This volume of twenty articles includes: T. Corey Brennan, “An Ethnic Joke in Homer?”; Gregory Crane, “The Laughter of Aphrodite in Theocritus, Idyll 1”; Andrew R. Dyck, “The Glossographoi”; R. L. Fowler, “The Rhetoric of Desperation”; Douglas E. Gerber, “Short-Vowel Subjunctives in Pindar”; and Eric Hostetter, “A Weary Herakles at Harvard.”
This volume of twenty-two articles includes: Charles F. Ahern, Jr., “Daedalus and Icarus in the Ars Amatoria”; T. D. Barnes, “Structure and Chronology in Ammianus, Book 14”; Daniel R. Blickman, “Lucretius, Epicurus, and Prehistory”; and John Bodel, “Missing Links: Thymatulum or Tomaculum?”
This volume of eighteen articles offers: Andrew R. Dyck, “The Fragments of Heliodorus Homericus”; Hayden Pelliccia, “Aeschylus, Eumenides 64–88 and the Ex Cathedra Language of Apollo”; G. Zuntz, “Aeschyli Prometheus”; and Georgia Ann Machemer, “Medicine, Music, and Magic: The Healing Grace of Pindar’s Fourth Nemean.”
This volume of nineteen articles offers: Marianne Palmer Bonz, “The Jewish Donor Inscriptions from Aphrodisias: Are They Both Third-Century, and Who Are the Theosebeis?”; Timothy W. Boyd, “Where Ion Stood, What Ion Sang”; and C. O. Brink, “Can Tacitus’ Dialogus Be Dated? Evidence and Historical Conclusions.”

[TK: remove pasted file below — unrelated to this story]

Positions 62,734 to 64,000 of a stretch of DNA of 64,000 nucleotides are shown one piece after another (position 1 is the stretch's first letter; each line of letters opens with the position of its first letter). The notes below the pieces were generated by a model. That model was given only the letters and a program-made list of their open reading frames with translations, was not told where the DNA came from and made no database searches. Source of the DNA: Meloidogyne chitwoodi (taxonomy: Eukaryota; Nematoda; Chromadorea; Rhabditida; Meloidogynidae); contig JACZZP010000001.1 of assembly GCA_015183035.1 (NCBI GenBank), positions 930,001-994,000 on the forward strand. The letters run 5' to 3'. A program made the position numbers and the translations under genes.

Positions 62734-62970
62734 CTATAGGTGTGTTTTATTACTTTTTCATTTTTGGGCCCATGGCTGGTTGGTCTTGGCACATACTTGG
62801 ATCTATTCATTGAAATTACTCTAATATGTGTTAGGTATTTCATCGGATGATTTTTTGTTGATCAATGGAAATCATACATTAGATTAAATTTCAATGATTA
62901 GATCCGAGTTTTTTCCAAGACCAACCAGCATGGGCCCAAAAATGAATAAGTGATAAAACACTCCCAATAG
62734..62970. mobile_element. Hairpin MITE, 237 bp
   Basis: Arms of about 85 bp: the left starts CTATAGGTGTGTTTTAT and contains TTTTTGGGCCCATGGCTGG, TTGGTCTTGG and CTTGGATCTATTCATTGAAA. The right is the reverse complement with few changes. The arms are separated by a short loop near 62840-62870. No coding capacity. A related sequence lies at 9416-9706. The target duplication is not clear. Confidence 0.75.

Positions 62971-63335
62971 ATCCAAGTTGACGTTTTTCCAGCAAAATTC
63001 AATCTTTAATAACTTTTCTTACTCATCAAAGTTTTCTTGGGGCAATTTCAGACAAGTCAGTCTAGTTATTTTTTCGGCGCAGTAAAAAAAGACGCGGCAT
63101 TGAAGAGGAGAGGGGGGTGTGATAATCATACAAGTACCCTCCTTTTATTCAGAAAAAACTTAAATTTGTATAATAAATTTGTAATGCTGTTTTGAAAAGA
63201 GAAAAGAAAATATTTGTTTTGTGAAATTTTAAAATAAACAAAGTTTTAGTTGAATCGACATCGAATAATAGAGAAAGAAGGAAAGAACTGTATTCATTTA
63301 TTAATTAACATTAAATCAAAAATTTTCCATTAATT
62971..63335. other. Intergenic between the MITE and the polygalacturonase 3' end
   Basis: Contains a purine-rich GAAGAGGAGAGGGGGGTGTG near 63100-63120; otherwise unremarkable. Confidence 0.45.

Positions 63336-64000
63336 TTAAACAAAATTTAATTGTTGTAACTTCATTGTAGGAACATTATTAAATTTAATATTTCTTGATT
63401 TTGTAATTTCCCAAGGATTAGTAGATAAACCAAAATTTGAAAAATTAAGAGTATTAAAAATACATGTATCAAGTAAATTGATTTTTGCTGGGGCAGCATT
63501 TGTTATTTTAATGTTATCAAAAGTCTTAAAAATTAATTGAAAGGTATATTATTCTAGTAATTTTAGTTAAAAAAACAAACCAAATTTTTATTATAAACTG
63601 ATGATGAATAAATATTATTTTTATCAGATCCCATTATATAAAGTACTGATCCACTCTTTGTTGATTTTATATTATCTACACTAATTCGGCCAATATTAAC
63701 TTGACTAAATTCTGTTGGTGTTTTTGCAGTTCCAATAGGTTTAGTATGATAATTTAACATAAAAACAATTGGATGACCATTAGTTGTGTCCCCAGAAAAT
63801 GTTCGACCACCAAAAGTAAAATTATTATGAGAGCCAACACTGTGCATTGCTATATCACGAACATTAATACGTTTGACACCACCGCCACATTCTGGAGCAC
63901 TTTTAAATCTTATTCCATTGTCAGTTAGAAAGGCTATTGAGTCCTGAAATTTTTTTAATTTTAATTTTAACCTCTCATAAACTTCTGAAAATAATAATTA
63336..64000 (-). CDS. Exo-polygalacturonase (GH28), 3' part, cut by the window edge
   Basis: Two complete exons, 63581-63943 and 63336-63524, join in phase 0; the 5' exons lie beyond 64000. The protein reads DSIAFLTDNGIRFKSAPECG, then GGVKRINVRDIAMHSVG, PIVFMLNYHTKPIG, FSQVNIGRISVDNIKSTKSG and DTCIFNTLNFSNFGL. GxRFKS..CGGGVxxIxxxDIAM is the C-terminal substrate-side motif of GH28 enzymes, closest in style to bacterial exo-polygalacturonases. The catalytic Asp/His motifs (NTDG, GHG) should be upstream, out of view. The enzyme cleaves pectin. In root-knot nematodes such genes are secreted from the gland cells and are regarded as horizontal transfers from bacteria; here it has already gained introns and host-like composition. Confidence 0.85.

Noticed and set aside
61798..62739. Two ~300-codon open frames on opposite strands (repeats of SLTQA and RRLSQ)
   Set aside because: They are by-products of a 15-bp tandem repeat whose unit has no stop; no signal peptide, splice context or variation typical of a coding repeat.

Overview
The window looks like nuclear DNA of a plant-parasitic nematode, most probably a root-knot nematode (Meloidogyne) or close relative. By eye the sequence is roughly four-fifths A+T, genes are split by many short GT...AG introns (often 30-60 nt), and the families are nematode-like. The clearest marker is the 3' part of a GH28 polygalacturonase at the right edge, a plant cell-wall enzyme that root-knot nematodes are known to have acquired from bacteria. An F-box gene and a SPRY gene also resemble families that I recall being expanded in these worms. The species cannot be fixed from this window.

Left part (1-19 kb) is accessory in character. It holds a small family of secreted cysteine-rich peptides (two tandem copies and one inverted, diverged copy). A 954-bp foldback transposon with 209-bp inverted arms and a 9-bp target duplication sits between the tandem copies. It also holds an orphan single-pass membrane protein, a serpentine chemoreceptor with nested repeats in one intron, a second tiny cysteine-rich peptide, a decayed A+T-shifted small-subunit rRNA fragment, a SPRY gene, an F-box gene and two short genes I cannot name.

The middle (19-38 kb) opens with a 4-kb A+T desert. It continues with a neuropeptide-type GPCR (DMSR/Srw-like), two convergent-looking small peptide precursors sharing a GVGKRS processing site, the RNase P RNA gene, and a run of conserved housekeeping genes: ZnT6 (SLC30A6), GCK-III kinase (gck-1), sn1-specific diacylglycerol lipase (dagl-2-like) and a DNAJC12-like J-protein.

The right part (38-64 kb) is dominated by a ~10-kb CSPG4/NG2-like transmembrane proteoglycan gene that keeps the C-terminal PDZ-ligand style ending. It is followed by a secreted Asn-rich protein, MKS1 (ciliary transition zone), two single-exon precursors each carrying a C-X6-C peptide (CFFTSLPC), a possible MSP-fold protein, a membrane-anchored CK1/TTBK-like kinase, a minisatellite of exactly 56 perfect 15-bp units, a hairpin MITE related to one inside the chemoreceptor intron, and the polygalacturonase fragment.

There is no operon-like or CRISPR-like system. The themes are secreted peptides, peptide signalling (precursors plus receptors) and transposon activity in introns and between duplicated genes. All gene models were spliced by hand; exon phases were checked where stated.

Volume 97 of Harvard Studies in Classical Philology is a special issue, entitled “Greece in Rome,” comprising revised versions of papers presented at a Loeb Classical Conference on the question of the Greek influence on Roman culture, with a particular though not exclusive emphasis on the Augustan period.
The thirteen articles in Volume 98 include: Leonard Muellner, “Glaucus Redivivus”; Michael Weiss, “Erotica: On the Prehistory of Greek Desire”; C. O. Pavese, “The Rhapsodic Epic Poems as Oral and Independent Poems”; and Miles C. Beckwith, “The ‘Hanging of Hera’ and the Meaning of Greek ἄκμων.”
The sixteen articles in Volume 99 include: Nancy Felson, “Vicarious Transport: Fictive Deixis in Pindar’s Pythian Four”; Douglas E. Gerber, “Pindar, Nemean Six: A Commentary”; Jennifer Clarke Kosak, “Therapeutic Touch and Sophokles’ Philoktetes”; and F. S. Naiden, “The Prospective Imperfect in Herodotus.”
This volume celebrates 100 years of Harvard Studies in Classical Philology. It contains essays by Harvard faculty, emeriti, currently enrolled graduate students, and most recent Ph.D.s. It displays the range and diversity of the study of the Classics at Harvard at the beginning of the twenty-first century.
The eighteen articles in Volume 101 include: Stephen Scully, “Reading the Shield of Achilles: Terror, Anger, Delight”; Hugh Lloyd-Jones, “Zeus, Prometheus, and Greek Ethics”; Robert W. Wallace, “An Early Fifth-Century Athenian Revolution in Aulos Music”; Lucia Athanassaki, “Transformations of Colonial Disruption into Narrative Continuity in Pindar’s Epinician Odes”; and Christina Clark, “Minos’ Touch and Theseus’ Glare: Gestures in Bakkhylides 17.”
The twenty articles in Volume 102 include: Mika Kajava, “Hestia: Hearth, Goddess, and Cult”; Jonathan Burgess, “Untrustworthy Apollo and the Destiny of Achilles: Iliad 24.55–63”; Anna Bonifazi, “Relative Pronouns and Memory: Pindar beyond Syntax”; and William Race, “Pindar’s Olympian 11 Re-Visited Post-Bundy.”